Numerous Republican senators who voted against the Senate’s first iteration of the bill in February voted in favor of it on Tuesday after House Speaker Mike Johnson, R-La., opted to advance a similar package in the House last week. Johnson had refused to move the foreign aid bill for months. But he reversed course following a meeting with Trump and Iran’s subsequent missile and drone attack on Israel earlier this month.

Still, the delay has forced Ukrainian troops to ration ammunition even as Kyiv runs low on air defense to thwart Russian missile attacks. Now that Congress has passed additional aid, the Pentagon is assembling a $1 billion package for Ukraine with key artillery and munitions, Reuters reported Tuesday.

Ukraine has received a cumulative $113 billion in security and economic aid since Russia’s 2022 invasion. Israel receives an annual $3.8 billion in military assistance. And the fiscal 2024 government funding bill provided Taiwan with $300 million in Foreign Military Financing.

Israel aid

Senate Majority Leader Chuck Schumer, D-N.Y., did not allow amendment votes from senators seeking to alter provisions on Ukraine and Israel aid. Sen. Mike Lee, R-Utah, had sought to offer an amendment on Ukraine loan provisions while Sen. Bernie Sanders, I-Vt., had hoped to secure a vote banning offensive military aid to Israel. Both senators voted against the bill.

The package includes $3.5 billion in Israel Foreign Military Financing for Israel and $4.4 billion to replenish the thousands of U.S. air-to-ground munitions and artillery shells it has dropped in Gaza over the last six months. It also includes another $4 billion to replenish the Iron Dome and David’s Sling air defense systems to defend against Hamas and Iranian attacks.

The Senate’s No. 2 Democrat, Dick Durbin of Illinois, voted in favor of the bill but urged the Biden administration on Tuesday to enforce existing human rights regulations, such as the Leahy laws, to the Israel and other aid recipients.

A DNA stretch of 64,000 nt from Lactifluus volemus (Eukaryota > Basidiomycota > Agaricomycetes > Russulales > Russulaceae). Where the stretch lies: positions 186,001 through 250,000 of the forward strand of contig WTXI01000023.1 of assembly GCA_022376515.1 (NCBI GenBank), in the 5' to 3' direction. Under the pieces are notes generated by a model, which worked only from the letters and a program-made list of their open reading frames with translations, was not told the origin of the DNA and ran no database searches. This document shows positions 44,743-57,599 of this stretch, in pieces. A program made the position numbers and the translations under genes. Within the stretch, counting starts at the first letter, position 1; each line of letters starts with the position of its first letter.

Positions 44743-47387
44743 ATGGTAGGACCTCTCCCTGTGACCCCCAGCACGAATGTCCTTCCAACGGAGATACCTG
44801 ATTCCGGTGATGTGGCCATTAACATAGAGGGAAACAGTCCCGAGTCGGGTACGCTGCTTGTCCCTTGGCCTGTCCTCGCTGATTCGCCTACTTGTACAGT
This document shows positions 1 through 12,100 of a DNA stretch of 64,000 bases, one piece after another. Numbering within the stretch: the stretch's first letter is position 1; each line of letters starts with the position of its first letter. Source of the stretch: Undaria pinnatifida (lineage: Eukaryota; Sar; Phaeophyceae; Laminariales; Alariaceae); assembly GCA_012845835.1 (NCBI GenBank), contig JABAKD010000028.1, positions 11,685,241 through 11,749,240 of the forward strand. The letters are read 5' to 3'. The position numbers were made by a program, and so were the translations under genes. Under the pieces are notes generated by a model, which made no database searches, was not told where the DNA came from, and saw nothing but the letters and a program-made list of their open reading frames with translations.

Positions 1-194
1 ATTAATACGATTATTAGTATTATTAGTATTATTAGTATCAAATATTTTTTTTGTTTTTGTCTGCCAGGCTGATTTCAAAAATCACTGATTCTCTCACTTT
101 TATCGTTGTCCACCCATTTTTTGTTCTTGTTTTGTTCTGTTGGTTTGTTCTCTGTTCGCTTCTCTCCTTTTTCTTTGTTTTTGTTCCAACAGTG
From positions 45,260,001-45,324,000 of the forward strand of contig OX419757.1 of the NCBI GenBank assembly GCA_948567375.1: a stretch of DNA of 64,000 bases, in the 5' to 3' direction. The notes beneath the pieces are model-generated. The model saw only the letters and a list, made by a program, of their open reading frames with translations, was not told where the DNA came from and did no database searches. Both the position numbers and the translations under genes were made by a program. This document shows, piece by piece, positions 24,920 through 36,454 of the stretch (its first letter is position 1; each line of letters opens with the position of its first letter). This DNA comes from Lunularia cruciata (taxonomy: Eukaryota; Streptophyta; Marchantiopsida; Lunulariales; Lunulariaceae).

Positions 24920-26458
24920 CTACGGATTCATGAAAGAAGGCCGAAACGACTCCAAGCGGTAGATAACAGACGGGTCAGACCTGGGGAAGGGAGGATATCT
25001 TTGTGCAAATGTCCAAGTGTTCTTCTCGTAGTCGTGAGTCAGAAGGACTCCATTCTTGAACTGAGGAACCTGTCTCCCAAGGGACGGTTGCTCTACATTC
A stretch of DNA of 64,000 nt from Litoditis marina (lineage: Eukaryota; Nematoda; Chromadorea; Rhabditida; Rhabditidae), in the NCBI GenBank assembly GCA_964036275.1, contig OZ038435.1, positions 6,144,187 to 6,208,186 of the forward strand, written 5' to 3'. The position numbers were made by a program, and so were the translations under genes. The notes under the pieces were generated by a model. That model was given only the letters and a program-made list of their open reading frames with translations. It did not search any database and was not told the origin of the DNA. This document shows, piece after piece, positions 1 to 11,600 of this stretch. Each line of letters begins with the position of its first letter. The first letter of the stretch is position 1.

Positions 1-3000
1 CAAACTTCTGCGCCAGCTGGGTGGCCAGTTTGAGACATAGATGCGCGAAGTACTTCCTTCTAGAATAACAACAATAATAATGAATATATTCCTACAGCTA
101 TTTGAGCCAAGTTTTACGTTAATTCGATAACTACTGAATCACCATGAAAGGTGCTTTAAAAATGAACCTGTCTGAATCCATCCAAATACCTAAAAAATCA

“My greatest fear is that [Israeli Prime Minister Benjamin] Netanyahu and the right-wing coalition, once they receive the American funds, will act irresponsibly,” Durbin said on the Senate floor. “They could resort to tactics that kill many innocent people, many Palestinian women and children who have no place to turn, no place to escape. These innocent people living in Gaza should not be victims in this war.”

Secretary of State Antony Blinken told reporters Monday he would have more to say on restricting U.S. aid to certain Israeli military units for human rights violations “in the days ahead.”

A State Department panel recommended in December that Blinken should restrict aid to Israel’s ultra-Orthodox Netzah Yehuda battalion for human rights abuses in the occupied West Bank, ProPublica reported last week.

Bryant Harris is the Congress reporter for Defense News. He has covered U.S. foreign policy, national security, international affairs and politics in Washington since 2014. He has also written for Foreign Policy, Al-Monitor, Al Jazeera English and IPS News.